Even though female genital mutilation (FGM) was banned in Nigeria in 2015, the country still has one of the highest rates of what is recognised internationally as a violation of the human rights, the health and the integrity of girls and women.
In the Lake Chad region – Chad, Cameroon, Niger and Nigeria – it is most often a cultural and traditional practice.
There have been many awareness campaigns by local and international non-governmental organisations (NGOs), including many United Nations agencies, on the effects of FGM, yet it persists despite a number of reforms and laws to curb the harmful traditional practices against women and girls in Nigeria.
RNI reporter Nana Hadiza Mustapha spoke to nine-year-old Hanan Sheriff Abubakar, who was taken from Kano State to Borno State for her circumcision. The little girl said: “It was very painful and I cried a lot during the circumcision. But now I feel all right.”
Her grandmother, Ashe Ammi, said circumcision of girls was part of the Shuwa Arab cultural tradition and it was regarded as cleansing the woman’s genitals “from dirt”.
“It increases the dignity of a woman, washing away diseases from her private parts and it is done to reduce women’s high sexual urges and, in turn, protect her from unwanted intercourse except with her husband. She will have high dignity in front of his eyes,” Ammi said.
Circumcisions used to be done to girls aged seven or eight, she said. But, because of the many campaigns against it, some parents no longer had their girls circumcised or they had them done at an earlier age, usually about five.
“It is the elderly women of the tribe, who are known for their expertise, who carry out the circumcisions but even they can harm the girl if they are not careful. It needs to be done by an expert. Afterwards a hole is dug and the circumcised flesh is buried.”
Ammi said: “Because the wound where the flesh was removed is painful, in the olden days, we used traditional hot oil that was rubbed into the wound to help it heal. But nowadays, because of modernisation, iodine is use to clean the wound and, for the traditional part of the treatment, we use a fresh tea leaf, pound it and mix it with herb powder to be put on to the wound to heal in time.”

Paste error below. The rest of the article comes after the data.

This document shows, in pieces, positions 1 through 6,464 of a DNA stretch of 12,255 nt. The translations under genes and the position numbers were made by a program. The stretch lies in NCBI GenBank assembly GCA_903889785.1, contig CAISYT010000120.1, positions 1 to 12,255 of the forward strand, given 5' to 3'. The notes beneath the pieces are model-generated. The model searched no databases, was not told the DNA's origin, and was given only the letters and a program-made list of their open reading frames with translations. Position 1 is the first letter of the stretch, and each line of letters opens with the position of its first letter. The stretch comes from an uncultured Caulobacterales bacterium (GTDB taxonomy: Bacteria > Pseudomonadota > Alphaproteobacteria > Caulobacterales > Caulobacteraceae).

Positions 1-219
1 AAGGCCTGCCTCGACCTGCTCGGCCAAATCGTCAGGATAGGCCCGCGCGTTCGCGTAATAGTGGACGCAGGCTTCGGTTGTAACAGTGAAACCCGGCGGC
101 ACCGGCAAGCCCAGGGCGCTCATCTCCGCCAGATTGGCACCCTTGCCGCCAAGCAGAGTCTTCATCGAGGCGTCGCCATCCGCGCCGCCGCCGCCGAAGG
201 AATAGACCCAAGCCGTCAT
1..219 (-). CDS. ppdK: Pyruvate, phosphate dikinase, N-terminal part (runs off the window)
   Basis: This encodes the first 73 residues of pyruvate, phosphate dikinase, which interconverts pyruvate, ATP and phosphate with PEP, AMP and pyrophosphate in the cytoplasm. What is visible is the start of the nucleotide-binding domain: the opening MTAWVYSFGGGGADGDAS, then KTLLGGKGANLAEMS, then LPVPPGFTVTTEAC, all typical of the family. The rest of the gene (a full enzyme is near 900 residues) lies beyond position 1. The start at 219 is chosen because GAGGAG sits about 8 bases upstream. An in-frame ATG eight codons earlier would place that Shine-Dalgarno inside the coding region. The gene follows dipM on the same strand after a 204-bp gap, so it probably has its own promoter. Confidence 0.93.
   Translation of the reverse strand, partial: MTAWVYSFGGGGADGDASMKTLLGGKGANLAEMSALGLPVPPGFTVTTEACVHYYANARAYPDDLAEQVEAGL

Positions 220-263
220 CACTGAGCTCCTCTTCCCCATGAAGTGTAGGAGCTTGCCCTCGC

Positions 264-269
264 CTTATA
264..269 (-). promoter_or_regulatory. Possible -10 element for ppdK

To help girls heal they were washed in warm water, fed nutritional food, such as pepper soup, roasted chicken and milk. They were also given potassium porridge with fat. The girls remained at home for seven days, taken care of by the elderly woman, she said.
“It is an old practice. All my female children and grandchildren that are married into the Shuwa tribe are circumcised and they are in sound health. There is no unwanted smell or dirt coming from their genital area. Even the dowry of circumcised women is higher than that for non-circumcised women.”
Ammi said: “I myself am circumcised and will not stop the practice in my family because it is a sign of pride in my culture.”
Abdullahi Maina, a civil servant in Maiduguri, said: “I support the act but only if it is done according to medical procedure, using safe and hygienic and equipment. The cutting reduces the sexual urge of a girl which, in turn, helps to reduce the rate of adultery happening in society.”
Ummulkhair Usman, who works at the Girl Child Concerns NGO and is a nurse who specialises in cases of FGM, said she was acutely opposed to the practice.
The NGO is known for empowering girls and women.
Usman said FGM was a violent act against girl children. Not only was it dangerous and harmful but it also did not benefit girls and women in any way.
The World Health Organisation (WHO) said FGM could cause severe bleeding and problems urinating, and later cysts, infections, as well as complications in childbirth and increased risk of newborn deaths.
Usman said there could be psychological implications, too, such as depression and anxiety.
“No religion has given anyone the right to inflict violence on another person. Circumcision damages the life of the girl because it inflicts serious injury.”
The NGO holds regular awareness programmes to enlighten and empower women, some of whom had told them that they would continue the practice because that was what their husbands wanted.
“I want all parents to quit circumcising their girl children because it is a painful, harmful abuse of their kids,” Usman said.
Nigeria’s Minister of Women Affairs, Pauline Tallen, said: “Although government has undertaken a number of health reforms, including laws against harmful traditional practices, many cultural and religious practices still put the health of women in doldrums.”
She told the News Agency of Nigeria : “I wish to state that the ministry is committed to abolishing all traditional practices that endanger the health and dignity of girls and womanhood in Nigeria and, in this regard, will work more with the Ministry of Health.”
The WHO said FGM was a violation of the human rights of girls and women.
It involved the partial or total removal of external female genitalia or other injury to the female genital organs for non-medical reasons. The practice had no health benefits for girls and women.
FGM was carried out on girls between infancy and 15.
More than 200 million girls and women alive today had been cut in 30 countries in Africa, the Middle East and Asia.
The WHO said it was opposed to all forms of FGM and was opposed to healthcare providers, particularly, performing it because it was a means of legitimising the practice.